On top of that, normal life such as schoolwork, social activities, groceries and laundry need to be managed as well. So being organized is a key to saving time, making sure things run as smoothly as possible, avoiding nasty surprises and cutting down on frustration. Greene says it also helps parents to feel like things are in control. "When the engine of the car is purring along nicely, we are more able to handle the extra challenges that inevitably come up," she says.
Kalie Mesh is an information and referral specialist for children and youth with the Special Needs Family Center at Children's Hospital of Wisconsin. She believes it helps to have medical information documented in an organized way. Each school year, parents must provide basic vaccination records, as well as allergies, reactions and other information specific to a diagnosis. When visiting new physicians or specialists, when applying for community-based services, when transitioning to adult services and at other times, families will be asked for specific dates of surgeries/procedures, medications, inpatient stays and other interventions.
"Parents will need to refer to medical – and educational and social – records at various times during a child's life," Turkoske says. "As a parent, it's easy to fall into the trap of thinking that you will never forget the date that your child had a certain surgery or an emergency room visit, but over time those memories fade. Much time and aggravation can be spared if that information is organized and easily located."
The Ability to Rest
Depending on the child's needs, many special parents are sleep-deprived and never off-duty. It is very difficult to be tolerant, patient or organized under those conditions. Sometimes parents just need a break. "Taking care of yourself, as a parent, is important to being able to take care of your child," Turkoske says. "It can be difficult to ask for help or even recognize that a break is needed. It wouldn't hurt to check in with someone who knows you well to see if they think you are tired, stressed or just not your normal self. Even short breaks can help replenish the inner soul."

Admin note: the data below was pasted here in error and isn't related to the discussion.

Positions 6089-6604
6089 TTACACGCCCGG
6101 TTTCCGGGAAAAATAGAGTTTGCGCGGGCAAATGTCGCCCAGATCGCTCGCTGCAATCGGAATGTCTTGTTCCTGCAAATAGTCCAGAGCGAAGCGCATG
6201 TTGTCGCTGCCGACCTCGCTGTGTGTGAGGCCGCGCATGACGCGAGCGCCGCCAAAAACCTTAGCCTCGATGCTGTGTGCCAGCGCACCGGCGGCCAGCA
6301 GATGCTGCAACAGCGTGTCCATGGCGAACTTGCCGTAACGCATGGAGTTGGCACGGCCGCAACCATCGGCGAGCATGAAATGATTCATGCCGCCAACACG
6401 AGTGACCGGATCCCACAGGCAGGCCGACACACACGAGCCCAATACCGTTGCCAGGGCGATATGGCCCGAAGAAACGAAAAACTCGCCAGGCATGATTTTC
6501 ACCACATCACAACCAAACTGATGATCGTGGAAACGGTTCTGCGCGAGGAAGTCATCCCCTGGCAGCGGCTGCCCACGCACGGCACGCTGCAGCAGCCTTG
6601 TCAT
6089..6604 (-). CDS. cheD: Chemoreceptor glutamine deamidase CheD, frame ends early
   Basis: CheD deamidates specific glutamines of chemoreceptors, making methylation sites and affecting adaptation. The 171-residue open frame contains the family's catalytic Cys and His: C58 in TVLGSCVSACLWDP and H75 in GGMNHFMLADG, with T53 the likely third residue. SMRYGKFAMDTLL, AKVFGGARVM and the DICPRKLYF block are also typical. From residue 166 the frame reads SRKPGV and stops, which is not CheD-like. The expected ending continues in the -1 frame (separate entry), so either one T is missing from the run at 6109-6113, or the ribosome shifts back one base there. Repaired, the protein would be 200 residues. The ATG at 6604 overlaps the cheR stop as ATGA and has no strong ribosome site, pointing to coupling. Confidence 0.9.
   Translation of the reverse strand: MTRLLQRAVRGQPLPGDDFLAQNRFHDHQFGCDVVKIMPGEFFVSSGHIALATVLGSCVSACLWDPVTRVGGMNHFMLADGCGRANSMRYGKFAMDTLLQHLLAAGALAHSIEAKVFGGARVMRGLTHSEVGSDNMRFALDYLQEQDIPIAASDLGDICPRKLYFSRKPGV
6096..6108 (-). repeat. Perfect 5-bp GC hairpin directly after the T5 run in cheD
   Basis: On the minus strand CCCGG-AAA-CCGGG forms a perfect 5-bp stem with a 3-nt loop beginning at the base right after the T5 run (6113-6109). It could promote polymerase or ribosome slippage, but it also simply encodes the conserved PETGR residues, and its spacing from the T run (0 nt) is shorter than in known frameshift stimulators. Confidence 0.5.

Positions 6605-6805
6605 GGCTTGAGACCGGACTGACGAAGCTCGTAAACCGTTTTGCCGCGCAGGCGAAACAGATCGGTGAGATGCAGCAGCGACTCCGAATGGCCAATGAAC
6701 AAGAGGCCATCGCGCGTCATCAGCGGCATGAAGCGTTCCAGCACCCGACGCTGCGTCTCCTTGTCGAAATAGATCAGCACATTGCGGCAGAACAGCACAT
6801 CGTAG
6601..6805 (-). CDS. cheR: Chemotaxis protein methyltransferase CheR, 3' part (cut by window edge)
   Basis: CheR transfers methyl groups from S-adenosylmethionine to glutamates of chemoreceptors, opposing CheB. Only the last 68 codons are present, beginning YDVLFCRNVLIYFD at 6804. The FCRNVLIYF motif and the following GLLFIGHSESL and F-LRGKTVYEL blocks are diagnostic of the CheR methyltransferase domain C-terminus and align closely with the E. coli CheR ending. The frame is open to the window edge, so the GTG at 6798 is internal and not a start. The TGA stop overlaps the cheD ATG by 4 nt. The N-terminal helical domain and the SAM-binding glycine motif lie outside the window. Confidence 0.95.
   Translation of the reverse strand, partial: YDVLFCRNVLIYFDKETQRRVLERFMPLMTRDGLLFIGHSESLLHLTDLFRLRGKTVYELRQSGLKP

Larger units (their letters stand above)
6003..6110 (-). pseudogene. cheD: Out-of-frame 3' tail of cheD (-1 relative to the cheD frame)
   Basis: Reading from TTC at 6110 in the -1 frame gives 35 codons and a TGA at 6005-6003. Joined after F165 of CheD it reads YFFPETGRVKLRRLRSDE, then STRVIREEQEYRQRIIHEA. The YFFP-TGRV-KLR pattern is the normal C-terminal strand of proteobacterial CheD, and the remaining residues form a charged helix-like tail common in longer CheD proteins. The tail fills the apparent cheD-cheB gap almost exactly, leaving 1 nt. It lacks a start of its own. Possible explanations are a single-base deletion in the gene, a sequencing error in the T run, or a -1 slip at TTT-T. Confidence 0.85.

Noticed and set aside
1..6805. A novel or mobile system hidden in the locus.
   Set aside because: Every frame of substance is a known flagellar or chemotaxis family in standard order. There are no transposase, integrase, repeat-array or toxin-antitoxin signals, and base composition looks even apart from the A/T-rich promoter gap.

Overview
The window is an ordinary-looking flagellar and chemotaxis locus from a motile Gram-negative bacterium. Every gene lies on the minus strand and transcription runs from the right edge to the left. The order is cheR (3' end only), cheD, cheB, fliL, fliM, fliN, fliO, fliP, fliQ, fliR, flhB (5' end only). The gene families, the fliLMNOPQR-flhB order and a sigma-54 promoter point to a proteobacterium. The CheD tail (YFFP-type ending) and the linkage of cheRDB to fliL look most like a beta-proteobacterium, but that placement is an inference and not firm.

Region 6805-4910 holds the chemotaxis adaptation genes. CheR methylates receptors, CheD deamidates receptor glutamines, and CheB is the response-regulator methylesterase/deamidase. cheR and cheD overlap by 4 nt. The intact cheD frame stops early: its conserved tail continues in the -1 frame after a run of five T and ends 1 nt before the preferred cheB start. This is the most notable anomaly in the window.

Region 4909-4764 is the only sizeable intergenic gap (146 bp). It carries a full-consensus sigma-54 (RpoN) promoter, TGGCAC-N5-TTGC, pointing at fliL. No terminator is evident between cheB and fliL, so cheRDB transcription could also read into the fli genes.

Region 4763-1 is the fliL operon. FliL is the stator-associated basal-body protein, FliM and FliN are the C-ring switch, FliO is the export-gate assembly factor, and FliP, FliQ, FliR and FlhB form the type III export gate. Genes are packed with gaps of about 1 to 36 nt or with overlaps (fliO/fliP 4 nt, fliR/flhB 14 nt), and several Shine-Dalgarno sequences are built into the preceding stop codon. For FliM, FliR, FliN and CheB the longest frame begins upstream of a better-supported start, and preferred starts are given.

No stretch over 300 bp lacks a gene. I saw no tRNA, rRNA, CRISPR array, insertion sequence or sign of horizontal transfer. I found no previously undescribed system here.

Just ask Rashna of Ypsilanti, Sandie. Her daughter was born with a rare form of dwarfism called Kniest syndrome. She stresses that parents of special needs children need to take some time for yourself to recharge your batteries. "One of the biggest things that I'd add is that parents need to not be all consumed with their special needs child," she says. "I think this is one of the hardest things to do. It's OK to let them be a little independent. And parents need a break and deserve a break from time-to-time as well."
Patient and Positive Parenting
Here are the following techniques for remaining patient and positive while raising your special needs child:
- Take good care of yourself. This includes making the effort and taking the responsibility for meeting your own physical, mental, emotional and spiritual needs. You can't meet the needs of your child when your own well is dry.
- Learn effective parenting skills. When you know how to respond to common parenting challenges, you will be more relaxed, confident and, yes, patient.
- Practice quick but effective relaxation techniques throughout the day such as taking deep breaths, doing 10 jumping jacks, having a three-minute meditation or prayer, connecting with a loved one, reading something funny or drinking a glass of cool water. A quick walk around the block while your partner covers the kids can do wonders to increase patience when things start to get overwhelming.
- Learn how to set good boundaries and "say no." This includes saying no to disrespect from your children. Instead of saying "Treat me with respect!" try "I listen to kids who talk to me nicely."
- Ask for help when you are feeling overwhelmed. Support from others is critical.
- Laugh at ourselves and ask for forgiveness when we run out of patience. "Whoopsie! Mommy made a boo-boo! I'm sorry for yelling at you when you wouldn't take your medicine. Let's start over."
Breakthrough Parenting for Children with Special Needs: Raising the Bar of Expectations